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7 Signs Plantar Fasciitis May Be Causing Your Heel Pain

If you’re experiencing lasting or recurrent heel pain, there’s a good chance you’re dealing with plantar fasciitis. In fact, plantar fasciitis is the leading cause of such pain. 

Still, there are other causes such as Achilles tendonitis, bone spurs, bone bruises, and stress fractures. Determining the cause of your heel pain is crucial for ensuring proper treatment and lasting relief.

At Oexeman Foot and Ankle, PLLC, in Chicago, Illinois, Dr. Stephanie Oexeman and her team diagnose and treat heel pain to help you get back on your feet with ease.

Here’s a closer look at plantar fasciitis, including seven signs it’s at the root of your heel pain.

Plantar fasciitis basics

Plantar fasciitis usually develops when the band of tissue connecting your heel bone and toes, or fascia, gets repeatedly stretched or torn. As this happens, tiny tears can form in the fascia, leading to inflammation. In some cases, there’s no clear cause behind plantar fasciitis. 

Anyone can experience plantar fasciitis, but your risk is heightened if:

  • You’re between ages 40-60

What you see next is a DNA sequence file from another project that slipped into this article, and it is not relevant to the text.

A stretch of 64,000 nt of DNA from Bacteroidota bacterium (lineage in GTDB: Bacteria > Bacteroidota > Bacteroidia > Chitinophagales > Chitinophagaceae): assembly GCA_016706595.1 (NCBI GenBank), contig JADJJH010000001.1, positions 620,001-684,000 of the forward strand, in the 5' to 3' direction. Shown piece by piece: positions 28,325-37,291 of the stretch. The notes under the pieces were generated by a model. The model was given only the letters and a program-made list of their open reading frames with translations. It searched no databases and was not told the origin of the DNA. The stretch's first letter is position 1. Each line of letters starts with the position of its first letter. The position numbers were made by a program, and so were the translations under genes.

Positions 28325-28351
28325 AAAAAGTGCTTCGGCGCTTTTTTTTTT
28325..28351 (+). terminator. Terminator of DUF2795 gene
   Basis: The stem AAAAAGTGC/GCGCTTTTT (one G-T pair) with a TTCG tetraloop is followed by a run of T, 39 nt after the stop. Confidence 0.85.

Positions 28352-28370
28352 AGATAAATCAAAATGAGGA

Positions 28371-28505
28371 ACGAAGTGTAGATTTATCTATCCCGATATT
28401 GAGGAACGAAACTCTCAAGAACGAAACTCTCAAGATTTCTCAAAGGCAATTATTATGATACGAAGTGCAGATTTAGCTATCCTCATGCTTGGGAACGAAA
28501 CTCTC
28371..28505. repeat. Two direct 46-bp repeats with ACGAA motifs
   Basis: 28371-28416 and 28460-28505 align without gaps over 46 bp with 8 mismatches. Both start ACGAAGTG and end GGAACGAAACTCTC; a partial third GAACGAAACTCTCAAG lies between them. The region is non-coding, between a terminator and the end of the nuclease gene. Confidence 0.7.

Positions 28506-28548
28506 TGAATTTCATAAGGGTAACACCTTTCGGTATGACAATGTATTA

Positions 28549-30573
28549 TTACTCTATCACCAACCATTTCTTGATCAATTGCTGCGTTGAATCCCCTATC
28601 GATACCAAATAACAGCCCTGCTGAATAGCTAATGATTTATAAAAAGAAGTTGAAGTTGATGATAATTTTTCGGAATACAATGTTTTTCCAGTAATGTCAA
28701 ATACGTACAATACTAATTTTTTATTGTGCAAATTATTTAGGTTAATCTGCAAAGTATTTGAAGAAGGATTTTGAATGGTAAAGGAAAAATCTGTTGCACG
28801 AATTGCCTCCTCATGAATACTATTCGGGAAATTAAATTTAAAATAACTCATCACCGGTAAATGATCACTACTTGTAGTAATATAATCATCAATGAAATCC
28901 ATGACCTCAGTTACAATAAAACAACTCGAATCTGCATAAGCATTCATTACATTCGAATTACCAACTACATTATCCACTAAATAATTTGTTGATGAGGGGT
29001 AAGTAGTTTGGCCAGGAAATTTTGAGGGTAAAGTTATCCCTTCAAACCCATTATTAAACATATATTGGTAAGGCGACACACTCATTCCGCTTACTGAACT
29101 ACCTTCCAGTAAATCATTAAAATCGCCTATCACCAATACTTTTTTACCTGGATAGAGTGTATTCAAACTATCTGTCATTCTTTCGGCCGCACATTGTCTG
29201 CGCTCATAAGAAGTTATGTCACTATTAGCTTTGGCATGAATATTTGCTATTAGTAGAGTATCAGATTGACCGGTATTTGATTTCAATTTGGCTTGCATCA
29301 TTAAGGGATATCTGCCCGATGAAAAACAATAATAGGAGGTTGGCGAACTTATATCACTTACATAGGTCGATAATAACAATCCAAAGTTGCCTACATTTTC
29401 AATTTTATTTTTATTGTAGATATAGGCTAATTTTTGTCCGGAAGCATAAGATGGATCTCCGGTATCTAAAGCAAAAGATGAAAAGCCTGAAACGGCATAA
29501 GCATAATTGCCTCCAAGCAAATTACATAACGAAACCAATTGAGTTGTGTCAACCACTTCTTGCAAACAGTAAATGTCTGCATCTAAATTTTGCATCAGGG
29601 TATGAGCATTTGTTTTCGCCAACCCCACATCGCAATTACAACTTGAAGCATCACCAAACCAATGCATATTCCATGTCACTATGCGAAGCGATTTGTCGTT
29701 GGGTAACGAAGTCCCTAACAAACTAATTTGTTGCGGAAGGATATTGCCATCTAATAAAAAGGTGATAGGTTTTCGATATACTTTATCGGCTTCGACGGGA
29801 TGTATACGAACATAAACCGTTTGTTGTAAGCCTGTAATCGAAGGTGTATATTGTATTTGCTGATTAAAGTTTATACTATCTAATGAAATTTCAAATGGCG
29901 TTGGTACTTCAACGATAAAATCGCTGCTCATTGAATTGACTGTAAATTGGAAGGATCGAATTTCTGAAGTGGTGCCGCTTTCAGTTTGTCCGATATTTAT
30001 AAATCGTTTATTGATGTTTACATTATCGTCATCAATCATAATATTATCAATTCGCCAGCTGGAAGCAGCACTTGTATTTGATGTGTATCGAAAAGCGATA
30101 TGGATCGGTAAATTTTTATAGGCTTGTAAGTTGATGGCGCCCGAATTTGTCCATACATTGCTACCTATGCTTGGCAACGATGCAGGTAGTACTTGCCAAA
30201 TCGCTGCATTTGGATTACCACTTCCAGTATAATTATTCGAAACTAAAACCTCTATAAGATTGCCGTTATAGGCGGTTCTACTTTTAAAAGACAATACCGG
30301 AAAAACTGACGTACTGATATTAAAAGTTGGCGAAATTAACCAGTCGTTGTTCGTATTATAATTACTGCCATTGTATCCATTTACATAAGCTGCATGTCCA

• You engage in exercise that stresses your heels, such as distance running, ballet, or aerobics
  • You have flat feet or high arches
  • You have a job that keeps you on your feet, such as factor work, hairdressing, or teaching

Carrying excess weight may also raise your risk for plantar fasciitis, especially if you’re obese or gain more than 15 pounds within a few months.

Signs that plantar fasciitis is causing your heel pain

Plantar fasciitis is a common cause of heel pain, but not the only one. Signs that your pain stems from this condition include:

  1. Your pain brings a stabbing or dull, achy sensation 
  2. Your pain affects the bottom of your foot, near your heel
  3. Your pain seems worse when you take your first steps in the morning
  4. Your pain flares up after long periods of sitting or standing
  5. You have swelling around your heel
  6. ​​You experience Achilles tendon stiffness
  7. There’s no other obvious cause, such as a sudden injury

You might also find that exercise or movement brings temporary relief, followed by more intense pain once you stop. 

Treatment for plantar fasciitis

If Dr. Oexeman diagnoses you with plantar fasciitis, she may recommend a range of treatments. Many people recover within several months of conservative treatment such as special stretches, modified activities, and icing the painful area. 

Your treatment might also include:

  • Custom orthotics
  • Over-the-counter pain relievers, such as ibuprofen
  • Physical therapy
  • Night splints
  • Walking boot or crutches

If your symptoms persist several months later, you may be a good candidate for steroid injections, shock wave therapy, ultrasonic tissue repair, or surgery to detach your plantar fascia from your heel bone. Dr. Oexeman performs both traditional surgeries and minimally invasive procedures for heel pain relief.

To learn more about plantar fasciitis or to get the heel pain treatment you need, call our office or book an appointment online today.